As part of Decco’s proposed plan to implement an integrated solid waste management system, a facility will be constructed to recover energy from waste that would otherwise be landfilled. This waste-to-energy plant would produce approximately eight per cent of the total electrical energy currently required to power Grand Cayman.
Several myths continue to affect public perception of this technology. Here is a list of the top five myths around waste-to-energy.
1. Waste-to-energy facilities produce harmful air emissions.
A modern waste-to-energy facility has little in common with the older smoke-belching incinerators of the past. The old way of burning trash gave little consideration to air pollution and missed a valuable opportunity to recover energy in the process. Since the early 1990s, emissions from waste combustors have declined dramatically. The United States Environmental Protection Agency says waste-to-energy facilities now generate less greenhouse gas emissions than coal or oil and are on par with natural gas.
2. Recycling is a better solution.
While recycling and waste-to-energy facilities are often pitted against each other in public discourse, the reality is that both are important aspects of Grand Cayman’s waste management hierarchy. However, not all products can be recycled locally. Although Plastics 1 and 2 are collected for recycling, many other types of plastic currently have nowhere to go but the landfill. The waste-to-energy facility will provide the opportunity to reduce the amount of unrecyclable waste that heads to the landfill.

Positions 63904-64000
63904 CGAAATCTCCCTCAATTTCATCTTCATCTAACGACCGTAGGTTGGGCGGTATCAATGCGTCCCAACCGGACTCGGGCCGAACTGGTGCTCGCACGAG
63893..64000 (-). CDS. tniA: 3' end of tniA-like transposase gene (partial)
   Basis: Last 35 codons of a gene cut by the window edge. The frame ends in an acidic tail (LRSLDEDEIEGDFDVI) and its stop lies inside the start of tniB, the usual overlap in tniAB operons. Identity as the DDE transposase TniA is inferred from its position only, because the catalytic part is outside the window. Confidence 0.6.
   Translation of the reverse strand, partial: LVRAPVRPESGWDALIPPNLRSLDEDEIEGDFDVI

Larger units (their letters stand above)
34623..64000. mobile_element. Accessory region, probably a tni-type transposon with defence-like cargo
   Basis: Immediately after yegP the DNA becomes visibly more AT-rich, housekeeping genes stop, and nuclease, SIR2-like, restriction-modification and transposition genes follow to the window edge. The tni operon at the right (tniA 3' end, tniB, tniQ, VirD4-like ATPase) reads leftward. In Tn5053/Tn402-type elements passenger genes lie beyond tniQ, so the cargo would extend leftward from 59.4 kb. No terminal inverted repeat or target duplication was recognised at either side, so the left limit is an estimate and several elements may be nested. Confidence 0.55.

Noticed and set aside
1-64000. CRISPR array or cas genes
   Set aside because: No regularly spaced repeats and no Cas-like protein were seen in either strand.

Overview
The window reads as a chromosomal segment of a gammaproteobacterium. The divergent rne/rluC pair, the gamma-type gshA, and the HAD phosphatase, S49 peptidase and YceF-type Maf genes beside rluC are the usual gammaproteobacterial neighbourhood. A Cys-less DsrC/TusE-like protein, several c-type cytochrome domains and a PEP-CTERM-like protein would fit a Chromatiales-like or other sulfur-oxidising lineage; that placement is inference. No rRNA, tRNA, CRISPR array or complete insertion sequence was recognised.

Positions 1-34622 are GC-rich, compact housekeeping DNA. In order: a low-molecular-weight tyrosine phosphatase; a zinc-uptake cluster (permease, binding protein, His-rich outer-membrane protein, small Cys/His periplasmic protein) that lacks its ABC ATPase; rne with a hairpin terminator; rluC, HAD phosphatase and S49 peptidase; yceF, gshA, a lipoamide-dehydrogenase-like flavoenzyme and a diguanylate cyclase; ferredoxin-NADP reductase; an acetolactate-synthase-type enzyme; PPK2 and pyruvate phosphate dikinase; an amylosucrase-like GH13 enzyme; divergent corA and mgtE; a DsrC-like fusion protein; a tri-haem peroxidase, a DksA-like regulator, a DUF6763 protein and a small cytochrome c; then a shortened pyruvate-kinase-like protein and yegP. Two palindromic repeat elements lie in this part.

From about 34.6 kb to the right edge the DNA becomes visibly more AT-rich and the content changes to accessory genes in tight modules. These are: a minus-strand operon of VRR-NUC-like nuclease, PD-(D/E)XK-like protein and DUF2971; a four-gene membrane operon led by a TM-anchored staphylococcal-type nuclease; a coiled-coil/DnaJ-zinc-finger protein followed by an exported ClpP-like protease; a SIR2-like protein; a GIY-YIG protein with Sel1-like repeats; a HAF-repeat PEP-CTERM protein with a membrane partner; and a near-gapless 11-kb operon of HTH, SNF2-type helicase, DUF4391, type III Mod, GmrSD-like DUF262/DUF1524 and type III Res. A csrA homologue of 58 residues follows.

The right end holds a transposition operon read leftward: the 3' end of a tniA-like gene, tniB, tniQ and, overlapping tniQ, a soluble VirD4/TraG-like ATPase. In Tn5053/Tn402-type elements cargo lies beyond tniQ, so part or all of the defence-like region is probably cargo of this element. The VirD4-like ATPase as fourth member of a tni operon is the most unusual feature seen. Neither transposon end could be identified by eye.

3. Waste-to-energy facilities discourage recycling.
Rather than discouraging recycling, waste-to-energy facilities actually seem to encourage recycling. Statistics from the U.S. and Europe actually demonstrate a positive correlation between waste-to-energy facilities and recycling rates. Countries like Switzerland, Germany, Sweden and Belgium have the lowest levels of landfilling, yet also have the highest levels of recycling and recovering energy from waste.
4. Waste-to-energy facilities contribute to climate change.
Contrary to popular belief, waste-to-energy plants are a net benefit for the climate and are reducing greenhouse gas emissions. According to the U.S. EPA, nearly one tonne of greenhouse gas emissions are avoided for every tonne of municipal solid waste processed at waste-to-energy facilities. The carbon stored within products made from living organisms would be released whether those products end up in a landfill or a waste-to-energy facility, but by sending them to the latter, energy is generated that would otherwise come from fossil fuel-powered generators.
5. The ash produced is contaminated and cannot be used.
The combustion process in waste-to-energy facilities produces two types of ash: bottom ash and fly ash. Bottom ash contains value that can be removed, reused and recycled. Metals, for example, can be removed and sold to overseas buyers, while the remaining bottom ash can be used as secondary aggregate in construction. Although fly ash on its own is classed as a hazardous material, with further treatment, the ash can be safely disposed of in an engineered landfill or made suitable as an additive in concrete or asphalt.